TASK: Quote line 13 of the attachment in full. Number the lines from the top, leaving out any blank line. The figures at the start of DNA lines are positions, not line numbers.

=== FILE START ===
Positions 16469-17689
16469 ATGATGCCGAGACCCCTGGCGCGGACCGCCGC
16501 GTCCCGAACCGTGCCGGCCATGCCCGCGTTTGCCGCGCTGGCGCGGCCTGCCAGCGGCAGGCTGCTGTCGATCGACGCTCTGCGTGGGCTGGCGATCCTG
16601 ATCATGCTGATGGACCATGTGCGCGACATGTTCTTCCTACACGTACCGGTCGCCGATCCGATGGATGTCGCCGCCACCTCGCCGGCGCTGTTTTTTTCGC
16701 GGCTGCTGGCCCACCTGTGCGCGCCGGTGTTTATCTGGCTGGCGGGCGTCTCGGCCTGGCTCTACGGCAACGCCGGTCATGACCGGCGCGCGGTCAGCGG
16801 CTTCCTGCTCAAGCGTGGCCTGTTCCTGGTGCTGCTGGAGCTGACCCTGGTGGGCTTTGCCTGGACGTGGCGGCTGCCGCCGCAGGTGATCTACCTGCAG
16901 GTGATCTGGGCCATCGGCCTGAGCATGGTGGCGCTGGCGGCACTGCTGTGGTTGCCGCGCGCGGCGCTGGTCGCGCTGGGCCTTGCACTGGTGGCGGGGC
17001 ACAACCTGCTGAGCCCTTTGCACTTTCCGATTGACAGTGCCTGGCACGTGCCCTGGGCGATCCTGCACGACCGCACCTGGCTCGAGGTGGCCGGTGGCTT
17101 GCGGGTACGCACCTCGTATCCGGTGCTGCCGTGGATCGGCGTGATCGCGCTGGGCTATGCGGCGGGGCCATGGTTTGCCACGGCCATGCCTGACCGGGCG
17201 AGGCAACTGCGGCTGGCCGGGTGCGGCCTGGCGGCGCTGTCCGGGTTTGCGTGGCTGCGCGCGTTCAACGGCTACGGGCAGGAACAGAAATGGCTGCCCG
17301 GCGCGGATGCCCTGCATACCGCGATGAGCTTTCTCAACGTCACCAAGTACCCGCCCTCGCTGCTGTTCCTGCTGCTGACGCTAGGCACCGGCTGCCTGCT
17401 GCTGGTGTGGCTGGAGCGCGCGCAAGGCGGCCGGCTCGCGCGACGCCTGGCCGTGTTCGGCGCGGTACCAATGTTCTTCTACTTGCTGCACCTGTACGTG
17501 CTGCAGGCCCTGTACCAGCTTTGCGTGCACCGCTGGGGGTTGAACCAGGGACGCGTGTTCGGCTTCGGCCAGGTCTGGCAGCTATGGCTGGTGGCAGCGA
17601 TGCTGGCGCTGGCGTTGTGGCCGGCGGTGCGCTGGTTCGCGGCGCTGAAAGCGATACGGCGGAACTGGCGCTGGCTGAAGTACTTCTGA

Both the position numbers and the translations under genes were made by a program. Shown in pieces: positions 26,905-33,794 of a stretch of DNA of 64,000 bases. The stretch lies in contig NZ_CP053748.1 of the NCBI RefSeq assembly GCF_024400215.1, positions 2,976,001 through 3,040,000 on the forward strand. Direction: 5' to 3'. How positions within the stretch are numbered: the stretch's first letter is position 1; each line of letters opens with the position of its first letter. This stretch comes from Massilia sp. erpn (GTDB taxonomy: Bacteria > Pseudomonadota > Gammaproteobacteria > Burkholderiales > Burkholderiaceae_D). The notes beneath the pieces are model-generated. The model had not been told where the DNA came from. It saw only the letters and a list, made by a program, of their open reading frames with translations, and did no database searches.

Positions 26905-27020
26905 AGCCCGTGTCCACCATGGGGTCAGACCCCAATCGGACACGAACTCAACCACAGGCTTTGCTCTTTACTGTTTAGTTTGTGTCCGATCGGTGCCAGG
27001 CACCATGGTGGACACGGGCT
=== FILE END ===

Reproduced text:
17501 CTGCAGGCCCTGTACCAGCTTTGCGTGCACCGCTGGGGGTTGAACCAGGGACGCGTGTTCGGCTTCGGCCAGGTCTGGCAGCTATGGCTGGTGGCAGCGA